When Will We Know Who Could Be A Heartbeat Away in NJ?
in Political & Legislative

Something is happening in New Jersey for just the third time in our history - our gubernatorial candidates will have running mates.

Before 2009 New Jersey was one of only a few states that didn’t have a lieutenant governor to succeed to the governorship in the event of a vacancy. Only two individuals had previously held the title, both in the Colonial times.

For most of the state's history, a vacancy in the position of governor was filled by the president of the State Senate.

After episodes where the state had multiple "acting governors" in the span of a few years following the resignations of Governor Christie Whitman in 2001 and Governor Jim McGreevey in 2004, pressure mounted for a better solution to gubernatorial succession. After all, the senate president/acting governor, or “SPAG” as it became known, was inherently a violation of the separation of powers doctrine. 

In 2006 a referendum was put before the voters to amend the state's constitution to provide for a lieutenant governor to be elected on a ticket with the governor to serve a concurrent a four-year term. Incumbent lieutenant governor and current GOP gubernatorial nominee Kim Guadagno was elected the state’s first lieutenant governor on a ticket with Governor Chris Christie in 2009, and re-elected with him in 2013.

New Jersey doesn’t have the equivalent of the national conventions where party standard-bearers and their running mates are formally nominated. Here in New Jersey voters select their party’s nominee in a statewide primary election and the nominees select who they want to be their running mate. 

So when might New Jersey voters know who’ll be running for lieutenant governor?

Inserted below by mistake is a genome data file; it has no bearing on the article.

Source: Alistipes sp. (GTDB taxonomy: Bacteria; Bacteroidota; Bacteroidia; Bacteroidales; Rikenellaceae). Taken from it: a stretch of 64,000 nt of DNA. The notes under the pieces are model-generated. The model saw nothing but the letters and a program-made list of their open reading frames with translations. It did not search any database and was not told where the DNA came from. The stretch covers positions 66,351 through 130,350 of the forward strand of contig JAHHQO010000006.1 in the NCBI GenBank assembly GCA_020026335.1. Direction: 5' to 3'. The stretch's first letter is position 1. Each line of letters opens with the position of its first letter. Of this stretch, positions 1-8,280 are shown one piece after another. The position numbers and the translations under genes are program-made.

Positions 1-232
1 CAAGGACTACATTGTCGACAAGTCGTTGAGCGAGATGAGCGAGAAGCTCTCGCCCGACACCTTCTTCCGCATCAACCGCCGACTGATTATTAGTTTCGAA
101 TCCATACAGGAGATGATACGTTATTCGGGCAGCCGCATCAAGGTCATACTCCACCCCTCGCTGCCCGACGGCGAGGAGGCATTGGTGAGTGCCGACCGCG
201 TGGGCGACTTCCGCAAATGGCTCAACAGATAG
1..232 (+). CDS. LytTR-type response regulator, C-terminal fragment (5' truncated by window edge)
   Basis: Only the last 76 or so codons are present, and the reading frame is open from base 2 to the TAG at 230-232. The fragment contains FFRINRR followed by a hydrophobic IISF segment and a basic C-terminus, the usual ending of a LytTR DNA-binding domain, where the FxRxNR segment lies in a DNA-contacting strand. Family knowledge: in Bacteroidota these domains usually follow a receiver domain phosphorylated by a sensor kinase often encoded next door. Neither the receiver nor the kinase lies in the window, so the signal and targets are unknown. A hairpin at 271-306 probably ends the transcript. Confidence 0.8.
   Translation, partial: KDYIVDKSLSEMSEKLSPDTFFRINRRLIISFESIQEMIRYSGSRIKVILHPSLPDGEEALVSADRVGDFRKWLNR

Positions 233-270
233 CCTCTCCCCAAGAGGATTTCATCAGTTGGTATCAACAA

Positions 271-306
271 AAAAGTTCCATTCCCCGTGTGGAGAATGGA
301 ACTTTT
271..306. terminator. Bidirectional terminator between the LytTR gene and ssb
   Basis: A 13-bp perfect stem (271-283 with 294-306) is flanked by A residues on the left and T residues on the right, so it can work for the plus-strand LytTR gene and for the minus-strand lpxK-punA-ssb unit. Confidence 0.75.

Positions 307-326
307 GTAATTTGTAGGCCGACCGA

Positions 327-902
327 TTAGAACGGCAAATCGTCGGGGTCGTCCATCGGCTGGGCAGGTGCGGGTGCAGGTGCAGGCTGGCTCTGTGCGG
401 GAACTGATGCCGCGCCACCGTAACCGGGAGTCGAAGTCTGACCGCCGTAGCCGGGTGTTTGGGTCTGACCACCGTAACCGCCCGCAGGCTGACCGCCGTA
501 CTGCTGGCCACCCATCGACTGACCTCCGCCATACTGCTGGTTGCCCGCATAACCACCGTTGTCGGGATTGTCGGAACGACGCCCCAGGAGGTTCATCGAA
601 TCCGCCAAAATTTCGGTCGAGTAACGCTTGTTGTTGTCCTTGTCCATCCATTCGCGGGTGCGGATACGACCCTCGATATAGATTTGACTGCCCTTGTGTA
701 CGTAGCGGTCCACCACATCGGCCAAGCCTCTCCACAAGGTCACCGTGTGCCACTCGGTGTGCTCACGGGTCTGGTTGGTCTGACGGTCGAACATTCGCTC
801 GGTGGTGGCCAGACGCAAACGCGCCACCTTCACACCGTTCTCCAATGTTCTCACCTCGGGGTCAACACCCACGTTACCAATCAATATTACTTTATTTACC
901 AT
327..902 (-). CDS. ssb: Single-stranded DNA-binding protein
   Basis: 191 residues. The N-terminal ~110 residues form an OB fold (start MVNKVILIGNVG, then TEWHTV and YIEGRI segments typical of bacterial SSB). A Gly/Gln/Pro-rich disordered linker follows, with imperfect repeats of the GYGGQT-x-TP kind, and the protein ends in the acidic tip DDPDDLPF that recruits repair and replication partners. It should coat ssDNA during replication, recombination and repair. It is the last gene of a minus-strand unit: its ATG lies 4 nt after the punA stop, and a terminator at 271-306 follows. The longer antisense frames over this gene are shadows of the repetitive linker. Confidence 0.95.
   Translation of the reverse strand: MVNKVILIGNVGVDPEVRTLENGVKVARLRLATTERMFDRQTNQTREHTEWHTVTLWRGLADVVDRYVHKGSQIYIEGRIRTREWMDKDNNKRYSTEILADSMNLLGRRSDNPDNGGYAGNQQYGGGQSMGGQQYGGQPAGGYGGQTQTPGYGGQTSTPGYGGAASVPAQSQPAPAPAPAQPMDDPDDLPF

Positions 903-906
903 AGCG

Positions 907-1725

The answer rests on two factors; when the primary election results are officially certified, and when the candidates feel they can get the most political bang for their buck.

Officially, a nominee has thirty days to name their running mate once the Division of Elections certifies the primary results.  Because that can take about two months, the June 6 primary results might be certified as late as say mid-August. That would leave the potential window for announcing a running mate open until mid-September. 

Timing of any announcement is critical, to maximize exposure and momentum. For practical purposes, Labor Day weekend is the traditional start of political campaign season in the state.  Unless one of the candidates can do something wildly attention-getting with their pick, it’s going to be hard to get any attention before the end of the summer season. In fact, I’d argue that few other than reporters, pundits and outright political junkies are more than slightly aware there’s even a gubernatorial election this year

I’m betting we won’t know who might be a heartbeat away in New Jersey until after Labor Day. But, in the words of Yogi Berra, “It's tough to make predictions, especially about the future.”